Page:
Upon the closing of switch 144 current is supplied to slip ring 602 and through the hydraulic motor control switch 42 which energizes either solenoid 39 or 41, depending upon the amount of impact force the player gives to the blocking pad. The hydraulic motor control switch 42 is normally in a position shown by FIGURE 13 which would allow current to energize solenoid 39 thereby reciprocating the valve body 145 in such a manner as to open fluid line 36a thereby supplying hydraulic fluid to the motor 37 and driving the output shaft in a clockwise manner when viewed in FIGURE 6, which in turn drives sprocket along chain 66 to force the blocking pad against the player and causing him to retreat. However,

if the player has impacted against the blocking pad with sufficient force to meet the threshold or initial impact pressure and thereby to cause switch 42 to close in the alternate position, as shown by FIGURE 13, and solenoid 41 is energized, then valve body 145 reciprocates to allow the pressurized fluid to flow through line 36b to drive the hydraulic motor in the opposite counter-clockwise direction. This allows the player to push the blocking apparatus in a clockwise manner without any back pressure other than the built in resistance force, as long as the sufiicient sustaining pressure is maintained to keep switch 42 closed in the alternate position. If, however, the player during his charge fails to maintain sufficient pressure to keep switch 42 in the alternate position it will reclose to its normal position thereby shifting valve body 145 and causing the blocking pad to force the player to retreat.

In order to teach the player the principles of either straight ahead blocking or cross blocking, the hydraulic cylinder control switch 47 comes into play. If the player is to be blocking in a straight ahead manner which corresponds to a line of direction along the longitudinal centerline of boom arm 23 then it is desired that switch 47 should not close to make contact with either of the points 47a, 47b, 47c or 47d. If the player does not maintain his straight ahead blocking pressure and tends to apply more pressure to force the pad 24 to the right (when observing the pad from head-on), then switch 47 will be forced to make contact with position 47a to energize solenoid 45 causing valve body 146 to be reciprocated to allow pressurized fluid through line 360 which causes the control cylinder 43 to suddenly move the transverse boom arm assembly 23 inwardly into the players left side in the same manner as would be encountered if an opposing player was fighting off the block. In addition, if the player also failed to maintain the required pressure upon the switch 42 then he could find himself not only losing the proper blocking stance against the pad, but also find himself being counterblocked from the front and side. If, because of improper blocking procedure, switch 47 is forced to a position shown as 47b, then solenoid 46 is energized to reciprocate valve body 146 to supply pressurized fluid through line 36d which would cause the transverse boom arm assembly 23 to pivot into the players right side. In the same manner as previously described the player would lose the proper blocking stance. However, if the player supplies sufiicient force to blocking pad 24 at an angle to the longitudinal centerline of the transverse boom arm 23 so that switch 47 makes through either contact 470 or 47d, then the reverse operation of that explained for contacts 47a and 47b will occur. That is, the transverse boom arm 23 will succumb to the players charge and will move in a manner to simulate the condition present when a cross-block or the like is being properly performed. However, if the contact is not continued through either 470 or 4717, as the case may be, then the boom arm 23 will oppose the players charge.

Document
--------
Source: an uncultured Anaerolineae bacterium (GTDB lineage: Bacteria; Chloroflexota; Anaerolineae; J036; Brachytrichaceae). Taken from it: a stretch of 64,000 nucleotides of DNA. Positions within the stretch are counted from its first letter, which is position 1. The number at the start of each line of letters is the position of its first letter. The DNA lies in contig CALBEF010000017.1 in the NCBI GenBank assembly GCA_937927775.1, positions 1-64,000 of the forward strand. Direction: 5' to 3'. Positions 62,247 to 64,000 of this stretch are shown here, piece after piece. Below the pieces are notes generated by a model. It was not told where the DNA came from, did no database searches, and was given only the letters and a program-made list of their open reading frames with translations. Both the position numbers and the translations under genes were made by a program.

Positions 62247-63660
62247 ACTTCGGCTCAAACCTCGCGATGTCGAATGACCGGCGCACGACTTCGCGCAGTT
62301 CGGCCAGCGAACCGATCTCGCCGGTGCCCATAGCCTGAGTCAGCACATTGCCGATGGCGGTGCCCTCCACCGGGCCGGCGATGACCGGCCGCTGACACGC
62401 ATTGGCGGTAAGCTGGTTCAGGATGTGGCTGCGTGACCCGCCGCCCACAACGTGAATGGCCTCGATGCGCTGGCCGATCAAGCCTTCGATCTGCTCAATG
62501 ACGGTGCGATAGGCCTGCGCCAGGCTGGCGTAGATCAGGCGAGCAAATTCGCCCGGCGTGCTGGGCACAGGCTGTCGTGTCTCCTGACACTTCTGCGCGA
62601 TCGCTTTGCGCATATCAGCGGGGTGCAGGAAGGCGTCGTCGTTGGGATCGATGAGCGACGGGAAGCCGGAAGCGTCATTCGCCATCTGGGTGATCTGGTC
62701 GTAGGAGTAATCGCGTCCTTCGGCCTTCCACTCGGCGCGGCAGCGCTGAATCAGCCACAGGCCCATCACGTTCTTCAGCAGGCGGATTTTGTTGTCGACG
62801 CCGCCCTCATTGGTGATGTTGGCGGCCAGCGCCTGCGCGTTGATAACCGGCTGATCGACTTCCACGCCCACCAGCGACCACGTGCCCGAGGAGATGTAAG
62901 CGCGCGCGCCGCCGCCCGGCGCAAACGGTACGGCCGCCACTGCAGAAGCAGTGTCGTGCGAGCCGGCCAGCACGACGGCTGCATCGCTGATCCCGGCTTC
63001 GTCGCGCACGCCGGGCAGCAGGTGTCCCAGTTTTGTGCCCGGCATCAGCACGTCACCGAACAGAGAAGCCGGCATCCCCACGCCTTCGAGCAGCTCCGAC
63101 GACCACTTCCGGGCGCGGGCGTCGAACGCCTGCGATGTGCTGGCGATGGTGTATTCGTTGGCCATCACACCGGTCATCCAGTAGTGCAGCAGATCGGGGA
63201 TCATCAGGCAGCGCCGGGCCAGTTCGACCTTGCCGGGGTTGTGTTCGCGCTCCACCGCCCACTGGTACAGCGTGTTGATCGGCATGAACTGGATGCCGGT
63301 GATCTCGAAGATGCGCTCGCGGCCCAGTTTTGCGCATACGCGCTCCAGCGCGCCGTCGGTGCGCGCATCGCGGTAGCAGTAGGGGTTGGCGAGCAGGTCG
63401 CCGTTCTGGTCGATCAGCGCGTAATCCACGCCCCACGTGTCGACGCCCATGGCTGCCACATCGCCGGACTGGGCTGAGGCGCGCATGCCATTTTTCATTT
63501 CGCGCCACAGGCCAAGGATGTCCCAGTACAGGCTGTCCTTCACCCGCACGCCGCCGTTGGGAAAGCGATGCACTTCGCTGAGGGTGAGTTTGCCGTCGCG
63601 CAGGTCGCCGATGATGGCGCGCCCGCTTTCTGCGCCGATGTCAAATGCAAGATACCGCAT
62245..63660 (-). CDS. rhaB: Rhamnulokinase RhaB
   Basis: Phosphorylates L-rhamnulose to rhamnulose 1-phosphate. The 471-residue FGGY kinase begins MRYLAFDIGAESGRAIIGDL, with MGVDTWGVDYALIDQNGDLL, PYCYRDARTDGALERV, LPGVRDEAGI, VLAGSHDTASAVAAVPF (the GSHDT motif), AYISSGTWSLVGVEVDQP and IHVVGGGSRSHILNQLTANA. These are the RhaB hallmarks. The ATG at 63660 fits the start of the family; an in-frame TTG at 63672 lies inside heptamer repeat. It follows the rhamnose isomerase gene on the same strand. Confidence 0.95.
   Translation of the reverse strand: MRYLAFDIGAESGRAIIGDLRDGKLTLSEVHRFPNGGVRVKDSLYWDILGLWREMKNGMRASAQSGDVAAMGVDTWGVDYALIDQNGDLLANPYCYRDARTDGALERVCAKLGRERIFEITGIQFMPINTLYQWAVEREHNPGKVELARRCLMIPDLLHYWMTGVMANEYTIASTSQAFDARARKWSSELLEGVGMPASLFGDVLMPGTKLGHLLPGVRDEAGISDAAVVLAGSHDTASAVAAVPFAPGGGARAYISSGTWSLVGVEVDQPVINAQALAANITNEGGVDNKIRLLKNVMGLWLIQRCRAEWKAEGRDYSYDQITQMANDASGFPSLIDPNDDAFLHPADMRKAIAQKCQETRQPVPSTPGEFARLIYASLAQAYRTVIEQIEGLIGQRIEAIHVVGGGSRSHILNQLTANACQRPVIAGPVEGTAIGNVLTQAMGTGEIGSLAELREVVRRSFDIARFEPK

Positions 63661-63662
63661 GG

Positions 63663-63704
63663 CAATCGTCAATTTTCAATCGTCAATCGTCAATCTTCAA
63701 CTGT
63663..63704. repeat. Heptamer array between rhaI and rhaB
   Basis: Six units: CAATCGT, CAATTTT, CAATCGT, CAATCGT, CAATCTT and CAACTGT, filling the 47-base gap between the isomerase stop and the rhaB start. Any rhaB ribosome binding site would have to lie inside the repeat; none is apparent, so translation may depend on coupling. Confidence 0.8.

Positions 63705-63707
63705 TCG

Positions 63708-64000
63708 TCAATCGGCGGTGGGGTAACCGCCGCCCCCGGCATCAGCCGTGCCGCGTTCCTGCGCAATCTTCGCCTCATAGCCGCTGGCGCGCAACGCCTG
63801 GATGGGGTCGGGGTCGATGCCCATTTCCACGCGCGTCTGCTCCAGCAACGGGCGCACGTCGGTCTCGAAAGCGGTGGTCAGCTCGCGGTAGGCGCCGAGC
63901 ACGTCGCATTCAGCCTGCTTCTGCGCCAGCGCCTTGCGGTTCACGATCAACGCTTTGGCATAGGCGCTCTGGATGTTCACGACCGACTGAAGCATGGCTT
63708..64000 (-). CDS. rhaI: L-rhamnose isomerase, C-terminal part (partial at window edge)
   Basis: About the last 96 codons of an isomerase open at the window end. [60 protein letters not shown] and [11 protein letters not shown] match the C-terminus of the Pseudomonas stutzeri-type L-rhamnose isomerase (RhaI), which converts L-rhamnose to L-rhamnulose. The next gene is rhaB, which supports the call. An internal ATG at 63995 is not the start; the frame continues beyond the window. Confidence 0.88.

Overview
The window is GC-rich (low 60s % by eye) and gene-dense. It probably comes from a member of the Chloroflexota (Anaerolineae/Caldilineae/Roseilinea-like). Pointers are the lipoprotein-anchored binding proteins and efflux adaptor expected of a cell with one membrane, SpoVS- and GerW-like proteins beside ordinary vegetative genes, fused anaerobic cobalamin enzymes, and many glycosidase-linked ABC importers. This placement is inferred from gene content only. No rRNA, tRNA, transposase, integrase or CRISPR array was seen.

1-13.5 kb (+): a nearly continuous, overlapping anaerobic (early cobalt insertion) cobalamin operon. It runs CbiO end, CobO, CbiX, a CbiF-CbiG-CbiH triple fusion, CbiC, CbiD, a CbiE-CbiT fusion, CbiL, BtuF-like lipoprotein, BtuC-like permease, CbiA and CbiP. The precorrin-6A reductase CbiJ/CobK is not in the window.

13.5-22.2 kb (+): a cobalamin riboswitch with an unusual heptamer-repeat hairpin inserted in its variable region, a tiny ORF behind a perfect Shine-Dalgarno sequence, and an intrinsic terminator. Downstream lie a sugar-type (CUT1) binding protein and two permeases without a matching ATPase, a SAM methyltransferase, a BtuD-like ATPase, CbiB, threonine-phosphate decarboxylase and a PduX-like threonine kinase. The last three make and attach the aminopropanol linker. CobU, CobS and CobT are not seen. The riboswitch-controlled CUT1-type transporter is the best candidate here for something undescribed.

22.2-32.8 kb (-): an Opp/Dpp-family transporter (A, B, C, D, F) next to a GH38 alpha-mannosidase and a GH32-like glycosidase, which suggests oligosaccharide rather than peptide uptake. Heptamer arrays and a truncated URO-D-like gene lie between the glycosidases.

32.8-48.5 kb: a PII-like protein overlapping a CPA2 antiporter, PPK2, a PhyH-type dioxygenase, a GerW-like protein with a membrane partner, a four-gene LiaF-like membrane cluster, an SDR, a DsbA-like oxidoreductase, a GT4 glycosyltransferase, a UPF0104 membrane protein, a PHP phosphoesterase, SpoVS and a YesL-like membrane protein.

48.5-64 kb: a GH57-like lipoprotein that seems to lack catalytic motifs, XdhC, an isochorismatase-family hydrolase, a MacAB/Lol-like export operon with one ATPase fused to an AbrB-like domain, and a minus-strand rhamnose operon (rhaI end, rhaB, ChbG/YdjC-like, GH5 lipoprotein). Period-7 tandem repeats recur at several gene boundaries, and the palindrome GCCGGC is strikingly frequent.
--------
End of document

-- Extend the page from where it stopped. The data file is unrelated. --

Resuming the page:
The present invention has shown a blocking apparatus which will teach the proper fundamentals to football players of all experience and sizes and will react in exactly the same manner as might be expected of an opposing player if improper blocking procedures are used. The present invention allows a coach to more effectively train the players by utilizing a mechanical device which reacts much like an opposing player during training sessions thereby eliminating the need for a player on the same team to be used as a blocking dummy. This allows a much more efiicient organization and further allows the individual players to be schooled in the specialties of their particular position.